Home PublicationsData Innovators 5 Q’s with Neil D’Souza, CEO and founder of Makersite

5 Q’s with Neil D’Souza, CEO and founder of Makersite

by Kir Nuthi

The Center for Data Innovation spoke with Neil D’Souza, CEO and founder of Makersite—a company headquartered in Germany that uses AI, data, and apps to enable decision-making at scale for manufacturers. D’Souza discussed the benefits of life cycle analysis and how AI can help businesses focus on sustainability in their supply chains.

Kir Nuthi: What is life cycle analysis?

Neil D’Souza: Life cycle analysis (LCA) is a method used to understand and evaluate the environmental impact of a product through each stage of its life—including extraction of raw materials, production, distribution, use, and end of life. By looking at design or buying choices and how they influence the environmental impact of a product at each of these stages, one can avoid solving a problem in production, for example, while creating unforeseen problems at the end of life. LCA also provides a mathematical basis for quantifying these impacts. For example, an impact like climate change is influenced differently by emissions such as CO2 and methane. These gases can be emitted at different stages where a kilogram of methane has 30 times the impact of CO2. Another amazing innovation of the approach is that it enables comparing vastly different products through the concept of functional use. With it, you can compare an apple and an orange through their functional use of providing the body with calories.

While LCA is an incredibly valuable tool for product innovation, life cycle thinking can be used to optimize across non-environmental dimensions like regulatory compliance, safety, risk, and cost. This is the core thinking behind Makersite. Unfortunately, these analyses are extremely complicated and need lots of data, expertise, and time to complete. I believe it’s the main reason for slow adoption despite being around for more than 40 years. Makersite changes that.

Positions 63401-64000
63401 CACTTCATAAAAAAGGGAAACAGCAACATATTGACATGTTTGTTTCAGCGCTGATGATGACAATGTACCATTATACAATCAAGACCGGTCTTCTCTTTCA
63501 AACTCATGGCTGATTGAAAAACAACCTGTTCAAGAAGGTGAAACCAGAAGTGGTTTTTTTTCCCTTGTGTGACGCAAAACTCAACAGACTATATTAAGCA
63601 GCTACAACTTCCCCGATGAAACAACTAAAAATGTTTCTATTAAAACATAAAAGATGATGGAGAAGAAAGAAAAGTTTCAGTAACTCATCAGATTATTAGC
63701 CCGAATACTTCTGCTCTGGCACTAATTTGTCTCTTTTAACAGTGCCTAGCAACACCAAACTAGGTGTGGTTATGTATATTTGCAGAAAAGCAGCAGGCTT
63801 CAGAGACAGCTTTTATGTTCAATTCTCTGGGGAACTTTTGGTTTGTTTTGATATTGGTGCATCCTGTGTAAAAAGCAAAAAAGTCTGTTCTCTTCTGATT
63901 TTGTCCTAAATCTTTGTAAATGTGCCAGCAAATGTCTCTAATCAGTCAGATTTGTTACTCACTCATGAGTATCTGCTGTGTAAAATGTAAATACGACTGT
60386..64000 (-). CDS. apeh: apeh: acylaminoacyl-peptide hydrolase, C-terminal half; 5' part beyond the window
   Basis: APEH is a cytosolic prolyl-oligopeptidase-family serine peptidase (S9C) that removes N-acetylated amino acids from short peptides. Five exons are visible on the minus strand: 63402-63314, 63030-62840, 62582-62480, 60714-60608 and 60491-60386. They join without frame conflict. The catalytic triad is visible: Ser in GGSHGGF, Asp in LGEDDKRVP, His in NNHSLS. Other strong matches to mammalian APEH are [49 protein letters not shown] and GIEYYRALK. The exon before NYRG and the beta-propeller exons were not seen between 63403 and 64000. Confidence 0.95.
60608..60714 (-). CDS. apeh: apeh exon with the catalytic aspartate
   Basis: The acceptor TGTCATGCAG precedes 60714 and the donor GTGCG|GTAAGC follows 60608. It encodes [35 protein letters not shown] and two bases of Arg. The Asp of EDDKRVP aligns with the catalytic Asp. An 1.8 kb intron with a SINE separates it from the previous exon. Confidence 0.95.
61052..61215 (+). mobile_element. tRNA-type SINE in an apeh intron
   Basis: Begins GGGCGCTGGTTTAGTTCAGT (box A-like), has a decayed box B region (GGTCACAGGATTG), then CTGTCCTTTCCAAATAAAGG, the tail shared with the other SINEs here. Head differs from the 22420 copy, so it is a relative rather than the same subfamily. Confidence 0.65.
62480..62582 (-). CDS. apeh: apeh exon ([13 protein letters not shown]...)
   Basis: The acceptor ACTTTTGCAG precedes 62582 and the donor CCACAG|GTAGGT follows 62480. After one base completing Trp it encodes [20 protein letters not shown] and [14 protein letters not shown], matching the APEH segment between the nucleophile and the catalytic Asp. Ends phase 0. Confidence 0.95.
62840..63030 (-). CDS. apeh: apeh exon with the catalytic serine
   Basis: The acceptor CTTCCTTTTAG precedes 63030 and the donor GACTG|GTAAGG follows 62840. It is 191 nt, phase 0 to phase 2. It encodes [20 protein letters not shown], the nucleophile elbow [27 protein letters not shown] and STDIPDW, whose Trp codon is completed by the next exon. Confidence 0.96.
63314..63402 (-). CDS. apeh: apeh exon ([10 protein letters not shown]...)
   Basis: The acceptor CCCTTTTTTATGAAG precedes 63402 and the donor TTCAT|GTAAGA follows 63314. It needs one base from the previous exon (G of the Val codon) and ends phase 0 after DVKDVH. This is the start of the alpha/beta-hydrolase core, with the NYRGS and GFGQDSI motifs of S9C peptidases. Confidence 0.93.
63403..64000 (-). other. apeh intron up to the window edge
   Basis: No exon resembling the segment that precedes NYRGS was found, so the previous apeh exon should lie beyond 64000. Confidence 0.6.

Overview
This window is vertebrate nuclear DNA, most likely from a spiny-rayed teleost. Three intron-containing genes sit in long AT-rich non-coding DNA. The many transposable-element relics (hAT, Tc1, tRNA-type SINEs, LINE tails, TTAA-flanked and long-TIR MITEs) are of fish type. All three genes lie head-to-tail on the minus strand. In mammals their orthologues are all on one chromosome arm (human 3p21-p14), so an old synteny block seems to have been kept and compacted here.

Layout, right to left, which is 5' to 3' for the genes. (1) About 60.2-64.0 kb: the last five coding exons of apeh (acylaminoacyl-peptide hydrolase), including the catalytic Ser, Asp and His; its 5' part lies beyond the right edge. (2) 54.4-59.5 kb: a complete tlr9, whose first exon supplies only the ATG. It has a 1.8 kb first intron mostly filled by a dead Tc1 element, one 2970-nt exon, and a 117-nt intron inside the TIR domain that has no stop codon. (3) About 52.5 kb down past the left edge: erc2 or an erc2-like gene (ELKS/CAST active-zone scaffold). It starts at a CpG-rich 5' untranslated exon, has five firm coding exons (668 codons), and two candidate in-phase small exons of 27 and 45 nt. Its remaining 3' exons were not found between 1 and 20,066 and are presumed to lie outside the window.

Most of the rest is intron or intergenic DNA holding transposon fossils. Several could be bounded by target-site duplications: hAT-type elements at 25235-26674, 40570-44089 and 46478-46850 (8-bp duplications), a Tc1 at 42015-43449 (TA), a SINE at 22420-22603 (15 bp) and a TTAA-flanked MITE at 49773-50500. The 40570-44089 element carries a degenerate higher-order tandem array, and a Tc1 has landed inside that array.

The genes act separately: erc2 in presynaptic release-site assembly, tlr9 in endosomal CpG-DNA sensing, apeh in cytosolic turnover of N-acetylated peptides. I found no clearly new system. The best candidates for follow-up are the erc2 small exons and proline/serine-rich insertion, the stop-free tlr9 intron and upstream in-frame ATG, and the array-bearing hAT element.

Nuthi: Which industries are likely to benefit from a software-as-a-service like Makersite?

D’Souza: Any company that manufactures a product can benefit from Makersite’s databases, AI, and apps. However, Makersite is particularly game-changing for companies that struggle with complexity. Companies with a large number of products, or even a few highly complex products, benefit most from its capabilities. Makersite is also a highly automated system, so it requires a certain level of data maturity to take full advantage of its capabilities. We’ve found that manufacturing enterprises in building & construction, chemical, automotive, electronics, and consumer goods sectors are an extremely good fit.

Nuthi: What differentiates Makersite from other organizations that bring automation and efficient analysis to supply chains?

D’Souza: When you hear of supply chain analytics, most companies mean logistics. When they talk about automation in procurement, they mostly mean source-to-pay tools. When we talk about supply chain analysis, we’re talking about everything from raw material extraction all the way to the end-of-life of the products a company makes and sells. This is where most of the value is hidden—up to 90 percent.